On the basis of researches made on old relics and literatures they say Odissi is the oldest mod of dance in India. The main evidence for this is Rani Gumpha Caves of 2nd century B.C. Irrespective of the dancing style, on the basis of positions of the idols and pictures of this cave it was established that this dance originated as an important art in east India. This art was previously known as “ODHAMGRATHA” which taught about dance of various regions. This art now emerged as Odissi. The caves in Udaygiri and Kandagiri of stone age form the first records.
Orissa is a place for many kingdoms. During 2nd century B.C. to 5th century A.D Buddhists, Jains, Shaiva’s and others have ruled it. The altars of Buddhists found in excavations done in present Ratnagiri and Lalithagiri showed that many dancing symbols bearing on them.
In a span of 300 years about 500 temples were built in Orissa. This depicts that the rulers of that time gave high importance in preserving the treasure of dance in the form of idols. The major temples to be noted here are Mukteshwara Temple, King-Queen Temple and Lingaraju Temple.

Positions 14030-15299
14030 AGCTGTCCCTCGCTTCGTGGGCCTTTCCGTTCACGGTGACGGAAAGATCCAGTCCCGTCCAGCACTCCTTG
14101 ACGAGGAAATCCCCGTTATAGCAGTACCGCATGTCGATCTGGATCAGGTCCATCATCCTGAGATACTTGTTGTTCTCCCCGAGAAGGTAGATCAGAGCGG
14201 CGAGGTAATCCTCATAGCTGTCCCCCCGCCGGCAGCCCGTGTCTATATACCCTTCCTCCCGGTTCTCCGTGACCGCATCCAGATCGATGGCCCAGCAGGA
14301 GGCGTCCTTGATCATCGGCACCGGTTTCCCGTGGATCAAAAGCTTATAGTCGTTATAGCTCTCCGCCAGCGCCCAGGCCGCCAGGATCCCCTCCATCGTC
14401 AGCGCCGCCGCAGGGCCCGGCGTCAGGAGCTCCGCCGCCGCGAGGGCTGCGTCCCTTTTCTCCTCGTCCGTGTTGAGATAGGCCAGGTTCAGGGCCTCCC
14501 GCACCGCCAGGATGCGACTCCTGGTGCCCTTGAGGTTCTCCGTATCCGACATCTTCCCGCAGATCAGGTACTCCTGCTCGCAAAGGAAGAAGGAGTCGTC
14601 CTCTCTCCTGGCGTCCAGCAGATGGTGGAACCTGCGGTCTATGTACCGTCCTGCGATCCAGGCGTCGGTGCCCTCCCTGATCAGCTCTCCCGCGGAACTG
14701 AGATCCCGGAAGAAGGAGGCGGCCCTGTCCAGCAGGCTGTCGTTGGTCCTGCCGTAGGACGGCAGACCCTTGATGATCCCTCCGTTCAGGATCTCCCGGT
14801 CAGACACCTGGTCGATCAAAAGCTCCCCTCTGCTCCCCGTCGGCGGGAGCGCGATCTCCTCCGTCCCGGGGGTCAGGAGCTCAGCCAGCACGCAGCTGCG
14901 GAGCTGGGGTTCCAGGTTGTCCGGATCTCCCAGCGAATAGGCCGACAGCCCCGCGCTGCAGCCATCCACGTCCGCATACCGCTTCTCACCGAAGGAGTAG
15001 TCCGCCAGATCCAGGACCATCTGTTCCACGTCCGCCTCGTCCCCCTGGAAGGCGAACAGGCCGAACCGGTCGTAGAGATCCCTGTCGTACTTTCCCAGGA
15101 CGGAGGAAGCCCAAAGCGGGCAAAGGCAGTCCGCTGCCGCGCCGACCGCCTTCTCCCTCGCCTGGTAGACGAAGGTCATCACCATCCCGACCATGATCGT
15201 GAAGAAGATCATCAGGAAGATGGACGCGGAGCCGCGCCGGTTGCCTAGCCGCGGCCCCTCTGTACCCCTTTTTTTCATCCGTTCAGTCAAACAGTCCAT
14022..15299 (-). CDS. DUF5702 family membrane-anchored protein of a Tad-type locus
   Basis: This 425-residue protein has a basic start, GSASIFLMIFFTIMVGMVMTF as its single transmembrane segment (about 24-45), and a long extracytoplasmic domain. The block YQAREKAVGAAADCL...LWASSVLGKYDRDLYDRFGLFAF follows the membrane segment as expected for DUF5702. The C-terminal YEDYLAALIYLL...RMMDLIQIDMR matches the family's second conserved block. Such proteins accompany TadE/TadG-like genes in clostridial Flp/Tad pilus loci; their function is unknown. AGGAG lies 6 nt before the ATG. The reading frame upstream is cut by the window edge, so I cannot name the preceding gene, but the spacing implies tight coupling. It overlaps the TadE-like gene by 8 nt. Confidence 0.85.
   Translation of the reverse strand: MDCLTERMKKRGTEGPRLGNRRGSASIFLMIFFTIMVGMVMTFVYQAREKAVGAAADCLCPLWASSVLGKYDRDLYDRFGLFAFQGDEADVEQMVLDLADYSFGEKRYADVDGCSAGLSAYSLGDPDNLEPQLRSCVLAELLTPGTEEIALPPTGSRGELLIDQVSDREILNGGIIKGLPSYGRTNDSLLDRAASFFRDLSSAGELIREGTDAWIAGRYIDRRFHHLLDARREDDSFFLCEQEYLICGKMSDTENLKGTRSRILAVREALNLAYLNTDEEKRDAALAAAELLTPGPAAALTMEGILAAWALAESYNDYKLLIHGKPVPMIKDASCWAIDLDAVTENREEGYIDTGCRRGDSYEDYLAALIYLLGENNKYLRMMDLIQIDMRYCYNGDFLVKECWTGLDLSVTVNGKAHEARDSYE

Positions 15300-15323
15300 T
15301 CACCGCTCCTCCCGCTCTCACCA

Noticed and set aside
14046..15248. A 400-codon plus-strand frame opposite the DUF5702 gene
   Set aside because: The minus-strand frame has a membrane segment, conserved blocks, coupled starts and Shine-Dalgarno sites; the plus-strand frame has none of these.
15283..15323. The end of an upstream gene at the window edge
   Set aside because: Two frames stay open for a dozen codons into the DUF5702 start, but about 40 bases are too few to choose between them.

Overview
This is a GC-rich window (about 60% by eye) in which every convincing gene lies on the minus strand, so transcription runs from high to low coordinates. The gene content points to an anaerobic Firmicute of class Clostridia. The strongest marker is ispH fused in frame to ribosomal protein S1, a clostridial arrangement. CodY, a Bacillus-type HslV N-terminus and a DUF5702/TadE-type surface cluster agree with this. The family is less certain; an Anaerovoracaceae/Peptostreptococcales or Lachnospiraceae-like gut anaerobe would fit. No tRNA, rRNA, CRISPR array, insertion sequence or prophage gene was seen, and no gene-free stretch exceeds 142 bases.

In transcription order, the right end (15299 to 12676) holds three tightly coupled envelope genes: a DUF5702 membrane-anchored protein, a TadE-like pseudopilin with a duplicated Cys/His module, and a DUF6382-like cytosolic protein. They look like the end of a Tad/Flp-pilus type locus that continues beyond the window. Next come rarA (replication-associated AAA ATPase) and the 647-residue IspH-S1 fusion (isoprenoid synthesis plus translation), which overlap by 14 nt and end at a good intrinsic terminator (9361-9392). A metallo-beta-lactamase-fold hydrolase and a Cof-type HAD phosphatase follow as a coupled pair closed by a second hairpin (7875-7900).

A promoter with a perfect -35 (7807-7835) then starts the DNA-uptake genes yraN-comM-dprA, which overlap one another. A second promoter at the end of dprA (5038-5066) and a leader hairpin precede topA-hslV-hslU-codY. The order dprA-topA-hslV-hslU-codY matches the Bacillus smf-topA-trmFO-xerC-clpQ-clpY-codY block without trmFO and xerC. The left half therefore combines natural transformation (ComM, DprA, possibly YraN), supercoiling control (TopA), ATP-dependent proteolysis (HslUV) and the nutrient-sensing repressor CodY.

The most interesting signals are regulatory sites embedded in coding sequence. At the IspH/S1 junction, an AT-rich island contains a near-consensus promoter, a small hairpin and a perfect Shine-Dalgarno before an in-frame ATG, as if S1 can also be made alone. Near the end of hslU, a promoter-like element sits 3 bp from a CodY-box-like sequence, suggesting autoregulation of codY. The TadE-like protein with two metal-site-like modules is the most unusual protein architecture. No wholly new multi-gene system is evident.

There were many dancers in King’s court as well as in temples. They mainly dedicate their dance to Lord Shiva or Lord Vishnu. There are surplus of poses in the temple of Konark of 13th century and they reflect the art of Odissi. The origin and methods of Odissi is found in book Abhinaya Chandrika. The movements of various body parts is written in Sangeetha Ratnaakara.
According to historical proofs the female dancers known as “Maharis” were know to dance inside and outside the temple. The first group is called as “Beethar gaanis” and the second group is called as “Bahar gaanis”. The male dancers known as “Gopi pas” were used to dance as females outside the temple and this tradition was continued upto 20th century.
During the festivals in Jagannath temple annually, many of them get chance to perform Odissi. During Dol yatra, Janmashtami, Ratha yatra there is importance to dance and music. There is practice of tribal dance in Orissa and it forms a major part of life in people of Orissa. Many of the rural people have expertised themselves in their relavant dances.
The present form of Odissi is a reconstruction of traditions from Maharis to Gotipav, Bandhan Ritya tradition, martial arts and Chauha tradition. The new reconstructed form is very young and originated in 1950’s.
Odissi follows the basic principles of dance exactly and as they are. There are three major parts of body in this dance-head, hip and buttocks. Similar to Bharata Natyam and Khatakali, Odissi also uses movements of hands. The initial move in Odissi is called as “KHANDI”. There are many changes in present form of Odissi. Tulasi Das gave many literatures regarding the acting part of Odissi.